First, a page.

J. Lewis McIntyre, Giordano Bruno (London: Macmillan 1903)

[Source: J. Lewis McIntyre, Giordano Bruno (London: Macmillan 1903), 365pp.; Add. Notes, pp.357-59; Index, pp.361-65 [2 copies available at Internet Archive: 1. copy at UC Berkeley - online [lost link]; 2. copy at University of Toronto Library - online. There is also a partial copy of the Kessinger digital reprint - online]

    On related pages ...
  • I[sabella] Frith, Life of Giordano Bruno the Nolan [English and Foreign Philosophical Library; Vol. XXXI] (London: Trübner 1887), xii, 395pp. [as attached].
  • John Owen, The Skeptics of the Italian Renaissance [2nd edn.] (NY: S. Sonnenschein & Co.; London: Macmillan 1893), xix, 419pp, xxxcvi, 8° [as attached].
  • Dorothea Waley Singer, Giordano Bruno, His Life and Thought (NY: Schuman 1950), xi, 389pp. ill. [as attached].
See also Joyce’s review of McIntyre, in the RICORSO Library > Irish Classics > James Joyce - as attached. Note that Joyce retained a copy of this book in his Trieste Library [see Richard Ellmann, The Consciousness of Joyce (London: Faber & Faber 1977), Appendix, and James Joyce Online website > Trieste Library Catalogue - link.

McIntyre is a Anderson Lecturer at the University of Aberdeen. In quoting the Bestia, he cites Paulo Lagarde, Le opere italiane di Giordano Bruno ristampate da Paolo de Lagarde [Dieterichsche Universitatsbuchhandlung], [2 vols.] (Gottinga [Göttingen]: Lüder Horstmann 1888). [See Bruno Bibliography - attached.]

The sentences which Joyce echoed in his review of this work for the Daily Express (30 Oct. 1903) are underlined below.

Part I Life of Bruno 1
Part II Philosophy of Bruno 119
 I. Sources of the Philosophy 121
 II.Foundation of Knowledge 153
 III.The Infinite Universe - the Mirror of God 180
 IV.Nature of the Living Worlds 203
 V.The Last and Least of Things: Atoms and Soul Monads223
 VI.The Practical Philosophy of Bruno 252
 VII.The Higher Life 177
 VIII.Positive Religion and the Religion of Philosophy 294
 IX.Bruno in the History of Philosophy323

Index [incls.:] Coincidence of all things in One, 172, 176; of contraries, 176, 179, 209; verifications of, 177-79.

Lists “Writers in English on Bruno”: Owen, Sceptics of the Italian Renaissance (1893, p.244-342); Daniel Brinton and Thomas Davidson, Giordano Bruno, Philosopher and Martyr: Two Addresses (Philadelphia 1890); Plumptre, Studies of Little-known Subjects (1898, pp.61-127); Whitaker, Essays and Notices (1895; rep. from Mind, April 1884 & July 1887); “Giordano Bruno in England”, in Quarterly Review (Oct. 1902); R. Adamson, The Development of Modern Philosophy (1903, vol. 2, pp.23-44.) (p.xiv.)

Note: There is no index reference to Coleridge in McIntyre’s study and no citation of him among English writers on Bruno - nor for Walter Pater. Note however the use of marginal titles which anticipates the typographical method of Finnegans Wake’s “Nightlessons” chapter.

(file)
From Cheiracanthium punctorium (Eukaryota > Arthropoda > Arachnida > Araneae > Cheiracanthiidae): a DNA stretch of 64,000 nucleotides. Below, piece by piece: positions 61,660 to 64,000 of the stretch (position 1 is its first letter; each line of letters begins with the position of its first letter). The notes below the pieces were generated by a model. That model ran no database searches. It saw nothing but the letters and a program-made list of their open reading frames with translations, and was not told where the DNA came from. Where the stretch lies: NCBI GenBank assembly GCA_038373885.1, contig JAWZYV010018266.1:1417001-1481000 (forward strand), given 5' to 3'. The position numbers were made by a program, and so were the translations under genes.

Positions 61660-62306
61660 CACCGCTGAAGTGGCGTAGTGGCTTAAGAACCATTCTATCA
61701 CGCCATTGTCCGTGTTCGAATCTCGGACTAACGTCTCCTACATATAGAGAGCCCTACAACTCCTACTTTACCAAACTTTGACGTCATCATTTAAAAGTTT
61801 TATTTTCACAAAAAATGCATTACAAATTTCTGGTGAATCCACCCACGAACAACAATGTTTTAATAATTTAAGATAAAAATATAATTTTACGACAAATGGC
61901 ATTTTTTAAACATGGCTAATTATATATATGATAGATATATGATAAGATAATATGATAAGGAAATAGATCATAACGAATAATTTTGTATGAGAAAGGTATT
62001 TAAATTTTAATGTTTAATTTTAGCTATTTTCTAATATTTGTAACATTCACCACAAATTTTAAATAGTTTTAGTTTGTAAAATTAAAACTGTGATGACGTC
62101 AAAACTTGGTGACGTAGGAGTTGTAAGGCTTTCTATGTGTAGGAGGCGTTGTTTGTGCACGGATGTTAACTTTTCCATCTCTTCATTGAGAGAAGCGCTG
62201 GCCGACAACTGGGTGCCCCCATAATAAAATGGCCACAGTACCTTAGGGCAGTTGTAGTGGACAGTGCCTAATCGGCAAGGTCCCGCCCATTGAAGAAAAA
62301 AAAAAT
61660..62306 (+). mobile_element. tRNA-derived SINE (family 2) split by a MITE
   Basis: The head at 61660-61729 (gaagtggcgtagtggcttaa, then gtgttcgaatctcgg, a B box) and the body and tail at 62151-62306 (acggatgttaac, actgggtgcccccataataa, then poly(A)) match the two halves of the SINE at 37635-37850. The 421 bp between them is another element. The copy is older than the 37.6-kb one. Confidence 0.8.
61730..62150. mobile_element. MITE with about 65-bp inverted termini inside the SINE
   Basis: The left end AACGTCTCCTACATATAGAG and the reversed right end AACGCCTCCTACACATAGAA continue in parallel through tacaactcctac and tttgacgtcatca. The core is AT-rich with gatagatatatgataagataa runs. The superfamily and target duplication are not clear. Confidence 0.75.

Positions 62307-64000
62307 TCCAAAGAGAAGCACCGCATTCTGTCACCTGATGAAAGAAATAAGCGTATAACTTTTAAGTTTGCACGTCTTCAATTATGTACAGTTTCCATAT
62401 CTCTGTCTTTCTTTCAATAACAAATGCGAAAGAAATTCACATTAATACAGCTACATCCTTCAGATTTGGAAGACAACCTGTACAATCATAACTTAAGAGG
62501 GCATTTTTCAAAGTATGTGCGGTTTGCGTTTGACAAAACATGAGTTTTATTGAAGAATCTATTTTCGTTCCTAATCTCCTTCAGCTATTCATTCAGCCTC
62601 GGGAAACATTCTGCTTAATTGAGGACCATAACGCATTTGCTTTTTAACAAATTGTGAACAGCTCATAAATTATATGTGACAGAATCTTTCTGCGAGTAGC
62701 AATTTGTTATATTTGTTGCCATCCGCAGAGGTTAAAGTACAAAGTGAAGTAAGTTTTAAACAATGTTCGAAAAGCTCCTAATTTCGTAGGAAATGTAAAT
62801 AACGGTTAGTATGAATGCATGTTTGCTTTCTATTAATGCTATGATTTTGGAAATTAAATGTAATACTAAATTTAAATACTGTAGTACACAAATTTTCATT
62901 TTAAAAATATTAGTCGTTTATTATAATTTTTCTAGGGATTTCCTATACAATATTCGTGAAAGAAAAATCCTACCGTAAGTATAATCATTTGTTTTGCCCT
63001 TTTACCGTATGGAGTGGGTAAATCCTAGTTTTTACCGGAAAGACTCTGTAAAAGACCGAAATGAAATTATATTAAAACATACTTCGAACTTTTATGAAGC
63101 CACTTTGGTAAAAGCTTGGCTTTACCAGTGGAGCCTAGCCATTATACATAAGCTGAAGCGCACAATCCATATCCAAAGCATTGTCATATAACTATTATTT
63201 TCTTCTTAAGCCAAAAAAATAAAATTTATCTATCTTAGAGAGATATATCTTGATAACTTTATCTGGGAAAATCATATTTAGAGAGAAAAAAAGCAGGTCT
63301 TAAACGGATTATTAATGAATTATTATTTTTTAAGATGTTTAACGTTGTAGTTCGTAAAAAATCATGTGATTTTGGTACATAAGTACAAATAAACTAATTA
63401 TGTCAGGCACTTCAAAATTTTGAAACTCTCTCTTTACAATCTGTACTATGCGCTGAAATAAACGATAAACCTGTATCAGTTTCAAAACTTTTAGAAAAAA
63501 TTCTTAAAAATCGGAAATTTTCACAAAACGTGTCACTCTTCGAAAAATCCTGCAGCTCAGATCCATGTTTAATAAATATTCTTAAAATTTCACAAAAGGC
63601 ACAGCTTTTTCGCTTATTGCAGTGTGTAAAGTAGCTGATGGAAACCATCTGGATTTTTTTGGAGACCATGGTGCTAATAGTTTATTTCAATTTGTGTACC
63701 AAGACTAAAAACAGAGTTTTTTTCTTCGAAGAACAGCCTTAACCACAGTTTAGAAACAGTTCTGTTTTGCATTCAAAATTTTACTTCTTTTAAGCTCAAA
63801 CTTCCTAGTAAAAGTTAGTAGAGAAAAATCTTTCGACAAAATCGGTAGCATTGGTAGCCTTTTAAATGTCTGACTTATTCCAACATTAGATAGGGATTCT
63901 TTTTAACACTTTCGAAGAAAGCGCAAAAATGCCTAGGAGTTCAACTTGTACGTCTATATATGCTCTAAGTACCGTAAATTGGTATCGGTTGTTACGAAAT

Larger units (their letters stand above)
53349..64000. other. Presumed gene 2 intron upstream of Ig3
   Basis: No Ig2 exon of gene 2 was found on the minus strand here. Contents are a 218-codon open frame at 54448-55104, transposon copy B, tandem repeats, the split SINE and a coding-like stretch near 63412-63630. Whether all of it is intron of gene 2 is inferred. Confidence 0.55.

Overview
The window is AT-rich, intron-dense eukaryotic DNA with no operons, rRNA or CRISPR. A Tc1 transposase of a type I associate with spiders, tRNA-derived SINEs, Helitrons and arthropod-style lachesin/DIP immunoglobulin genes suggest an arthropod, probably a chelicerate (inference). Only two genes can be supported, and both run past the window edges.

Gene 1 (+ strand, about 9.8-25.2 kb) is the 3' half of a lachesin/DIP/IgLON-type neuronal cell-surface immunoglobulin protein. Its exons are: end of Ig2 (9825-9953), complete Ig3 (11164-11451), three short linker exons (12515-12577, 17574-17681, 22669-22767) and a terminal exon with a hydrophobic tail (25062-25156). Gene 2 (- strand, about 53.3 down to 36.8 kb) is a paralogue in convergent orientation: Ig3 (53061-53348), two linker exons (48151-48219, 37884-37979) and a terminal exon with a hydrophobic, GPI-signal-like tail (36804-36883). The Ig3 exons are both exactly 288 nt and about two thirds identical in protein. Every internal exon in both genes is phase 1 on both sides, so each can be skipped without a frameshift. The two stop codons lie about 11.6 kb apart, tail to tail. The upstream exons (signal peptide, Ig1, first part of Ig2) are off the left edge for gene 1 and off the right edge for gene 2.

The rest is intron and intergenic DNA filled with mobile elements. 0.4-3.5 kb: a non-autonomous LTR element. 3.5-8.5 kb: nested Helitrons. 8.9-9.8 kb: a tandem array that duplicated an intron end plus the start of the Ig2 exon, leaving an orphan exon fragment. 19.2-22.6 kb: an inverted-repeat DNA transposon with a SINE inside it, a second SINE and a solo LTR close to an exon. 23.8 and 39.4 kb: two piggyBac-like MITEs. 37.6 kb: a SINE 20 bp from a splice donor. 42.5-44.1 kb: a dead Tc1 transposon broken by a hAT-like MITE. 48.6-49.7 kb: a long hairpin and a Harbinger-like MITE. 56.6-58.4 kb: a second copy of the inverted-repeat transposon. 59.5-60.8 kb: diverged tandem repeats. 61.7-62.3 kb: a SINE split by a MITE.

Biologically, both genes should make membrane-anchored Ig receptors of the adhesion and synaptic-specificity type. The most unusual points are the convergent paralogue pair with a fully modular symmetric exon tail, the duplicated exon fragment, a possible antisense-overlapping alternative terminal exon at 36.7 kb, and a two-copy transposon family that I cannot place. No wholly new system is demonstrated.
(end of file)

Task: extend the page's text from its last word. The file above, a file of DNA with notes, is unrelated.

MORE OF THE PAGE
This volume attempts to do justice to a philosopher who has hardly received in England the consideration he deserves. Apart from The Life of Giordano Bruno by I. Frith (Mrs. Oppenheim), in the English and Foreign Philosophical Library, 1887, there is no complete work in our language upon the poet, teacher, and martyr of Nola, while his philosophy has been treated only in occasional articles and review. Yet he is recognised by the more liberal-minded among the Italians as the greatest and most daring thinker their country has produced. [vii]

Martyrs to the Inquisition in Nola incl. Pomponio Algerio, who died in Bruno’s lifetime and ‘whose fate foreshadowed his own’. [4]

counter reformation [9]

McIntyre remarks that Polihimnio in the Causa - a true pedant - is thought to have suggested Polonius in Hamlet [p.106].


[Bruno’s epitaph:] The fear of death was no part of his philosophy; what we call death, it teaches, is a mere change of state, of “accidents” - no real substance, such as the human spirit is, can ever die. One of the highest values of his philosophy he thought to be this, that it freed man from the fear of death, “which is worse than death itself”. Strikingly apposite to his own fate is a passage from Ovid [Metem. XV] that he quotes:

O genus attonitum gelidae formidine mortis
Quid Styga, quid tenebras, et nomina vana timetis,
Materiam vatem, falsique piacula mundi?
Corpore sive rogus flammâ, seu tabe vetustas
Abstulerit, male posse pati no ulla putetis;
Morte carent animae; semperque priore relictâ;
Sede, novis domibus habitantque vivuntque receptae.

See translations and notes, infra.

Bruno himself lived within the sphere of which he writes in the Spaccio: “surrounded by the impregnable wall of true philosophical contemplation, where the peacefulness of life stands fortified and on high, where truth is open, where the necessity of the Eternity of all substantial things is clear, where nought is to be feared but to be deprived of human perfection and justice.” His finest epitaph is to be found in his own words, “I have fought: that is much - victory is in the hands of fate. Be that as it may with me, this at least future ages will not deny of me, be the victor who may, - that I did not fear to die, yielded to none of my fellows in constancy, and preferred a spirited death to a cowardly life.”’ (p.99.)